During his 44 years in show business, Les has done almost everything on TV, radio and the stage. He is one of Ottawa's most versatile performers, and one of the best liked members of the entertainment fraternity.
For a local personality, who occasionally worked outside the National Capital area, Les became an instant celebrity across North America with the launch in 1979 of Roger Price's revolutionary comedy program. Produced in the studios of Ottawa's CJOH-TV, it was quickly picked up by stations from coast-to-coast, and within a brief period of time was distributed internationally by the American cable network, Nickelodeon.
While adults may have been mystified by the success of "You Can't Do That on Television", the kids were on its wave length from the very beginning, and turned out in droves to greet Les during his publicity tours. He has many happy memories of meeting his young fans and their families. Two exceptional gatherings took place during events organized by Nickelodeon, the first at Florida's Disney World, and the second in Washington, D.C., for the annual Easter egg hunt on the grounds of the White House.
Born and raised in Toronto, Les is a graduate of both Riverdale Collegiate and the University of Toronto's Victoria College. In 1944 he volunteered for service in the RCAF, only to be transferred a year later to the army, when the war effort had a great need for more troops. Following his military discharge in 1946, he resumed his education, and eventually became a member of Lorne Greene's famous Academy of Radio Arts, where he was a "Graduate of Distinction".
Les began his broadcasting career in 1948 at Frank Ryan's new radio station CFRA. By 1953 he had moved back to Toronto, where he hosted a late night comedy show on Jack Kent Cooke's CKEY Radio.
When I left CHUM, Toronto, in the early 1950s for a career move to Ottawa and CFRA, we had never met, however, I soon became acquainted with the impact Les had on the capital. Everywhere I went throughout the Ottawa Valley I met his fans, who regaled me with anecdotes about his morning broadcasts and his comedy exchanges with his alter ego. "Abercrombie". It was evident that as one of the pioneers of CFRA Les was the capital's radio kingpin!
Four years later he returned to the Frank Ryan fold, where he repeated his earlier Ottawa success with a mid-morning program. We finally became co-workers and close friends. Like everyone else on the station at that time, l was often the butt of jokes by his imaginary co-host, the infamous, Abercrombie, who was as "real" to radio listeners as Edgar Bergen's Charlie McCarthy. Sharing an office with Les, I took great pleasure in being privy to his comedy writing. It was during that time that a youthful Rich Little honed his skills working with Les. The idea for Rich's first comedy album was conceived and written by Les and Rich, the hilarious spoof of the Diefenbaker years, "My Fellow Canadians".
In 1958 Les began his long and varied career on television as one of the hosts of the CBOT program, "Contact". Meanwhile, his radio days continued, and along the way took him to both CKOY and CKBY-FM. As one of the earliest contributors to CJOH-TV he was the MC of the first live audience show at their Merivale Road studios, in 1961, with Joe Brown and the Happy Wanderers. It was the beginning of a 30-year association that featured him in a variety of assignments with Channel 13, interviewer, comic, sportscaster, movie reviewer and featured performer on both late night and early morning shows hosted by his pal, Bill Luxton. He was also a quizmaster on CTVs "Fractured Phrases" and a writer-performer on Global's satirical news program "Shh! It's the News!" with Don Harron.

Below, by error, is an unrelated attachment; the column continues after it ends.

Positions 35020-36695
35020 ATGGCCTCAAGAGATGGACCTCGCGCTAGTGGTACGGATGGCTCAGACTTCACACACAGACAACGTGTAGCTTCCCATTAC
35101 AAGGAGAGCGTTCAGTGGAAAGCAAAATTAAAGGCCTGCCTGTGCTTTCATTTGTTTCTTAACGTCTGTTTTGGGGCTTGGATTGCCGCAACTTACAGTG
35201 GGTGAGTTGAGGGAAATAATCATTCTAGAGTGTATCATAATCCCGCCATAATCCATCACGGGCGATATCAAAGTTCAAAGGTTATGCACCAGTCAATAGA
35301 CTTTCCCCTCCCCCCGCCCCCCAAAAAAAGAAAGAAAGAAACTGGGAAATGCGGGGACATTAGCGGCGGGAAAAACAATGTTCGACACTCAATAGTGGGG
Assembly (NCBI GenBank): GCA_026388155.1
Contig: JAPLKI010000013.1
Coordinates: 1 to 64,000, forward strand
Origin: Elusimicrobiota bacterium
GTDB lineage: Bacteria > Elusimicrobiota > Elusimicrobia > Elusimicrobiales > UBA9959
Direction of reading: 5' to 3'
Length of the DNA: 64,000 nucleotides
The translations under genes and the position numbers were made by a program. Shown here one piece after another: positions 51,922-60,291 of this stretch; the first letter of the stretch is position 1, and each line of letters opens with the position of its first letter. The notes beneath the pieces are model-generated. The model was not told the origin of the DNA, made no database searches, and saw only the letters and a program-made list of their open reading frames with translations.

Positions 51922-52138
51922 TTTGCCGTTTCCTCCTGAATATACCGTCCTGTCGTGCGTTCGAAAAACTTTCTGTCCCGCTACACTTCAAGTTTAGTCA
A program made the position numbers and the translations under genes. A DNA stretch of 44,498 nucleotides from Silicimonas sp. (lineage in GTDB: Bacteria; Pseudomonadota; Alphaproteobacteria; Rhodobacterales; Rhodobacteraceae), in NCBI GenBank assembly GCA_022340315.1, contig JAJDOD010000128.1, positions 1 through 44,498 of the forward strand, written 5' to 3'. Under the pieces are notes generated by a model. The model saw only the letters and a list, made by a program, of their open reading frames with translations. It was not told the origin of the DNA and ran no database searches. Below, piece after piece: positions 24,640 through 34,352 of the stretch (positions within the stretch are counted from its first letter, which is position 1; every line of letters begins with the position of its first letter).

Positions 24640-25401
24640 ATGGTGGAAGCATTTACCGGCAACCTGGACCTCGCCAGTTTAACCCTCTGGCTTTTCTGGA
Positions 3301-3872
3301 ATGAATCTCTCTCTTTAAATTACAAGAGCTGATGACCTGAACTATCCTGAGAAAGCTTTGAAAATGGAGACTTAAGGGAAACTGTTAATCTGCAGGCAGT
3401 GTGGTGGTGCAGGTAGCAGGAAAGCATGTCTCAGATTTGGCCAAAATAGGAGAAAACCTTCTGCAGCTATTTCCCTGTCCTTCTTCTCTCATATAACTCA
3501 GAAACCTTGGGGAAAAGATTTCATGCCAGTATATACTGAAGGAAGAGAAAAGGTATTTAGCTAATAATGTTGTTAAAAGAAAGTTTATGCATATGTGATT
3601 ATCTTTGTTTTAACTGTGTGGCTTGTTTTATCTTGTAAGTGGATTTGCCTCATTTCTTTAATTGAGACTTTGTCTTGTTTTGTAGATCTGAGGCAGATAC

The chemistry of the team of Lye and Luxton gave birth to two of our most enduring characters, and one of our longest running TV series, "The Will & Floyd Show". It was a top rated children's program, that also had a large adult following, with its mix of sight gags and topical humor. Playing a variety of parts the two multi-talented entertainers were a team for 20 years. They still appear at various functions and special events as their old friends, Willy & Floyd.
As an actor, Les appeared on network TV dramas and documentaries, including "Quentin Durgens", "'The National Dream" and "Family Court". With opening night jitters he made his stage debut opposite Bill and Elsa Pickthome in the comedy, "Boing, Boing". The night before his first opening, he laughingly told me that he was so uptight, that he was considering bowing out of the play on the pretense that he was "suffering from a sudden and extremely rare disease". His "malady" was quickly cured, however, once he stepped on stage and heard the sounds of laughter and applause. His most memorable theatrical credit was co-starring with Bill Luxton in Neil Simon's "The Sunshine Boys" on the stage of the Ottawa Little Theatre.
Les and his wife, Jonni, who are proud parents and grandparents, were among the founding members in 1981 of the Ottawa branch of the Juvenile Diabetes Foundation. They have remained active members of JDF. and work tirelessly for this outstanding organization.
Les is always among the first volunteers to lend a helping hand for needy causes and charitable fund raising events. His love of show business and his dedication to the community is acknowledged by those in and out of the entertainment world, when they refer to him in flattering Vaudeville parlance as a "Sunshine Boy".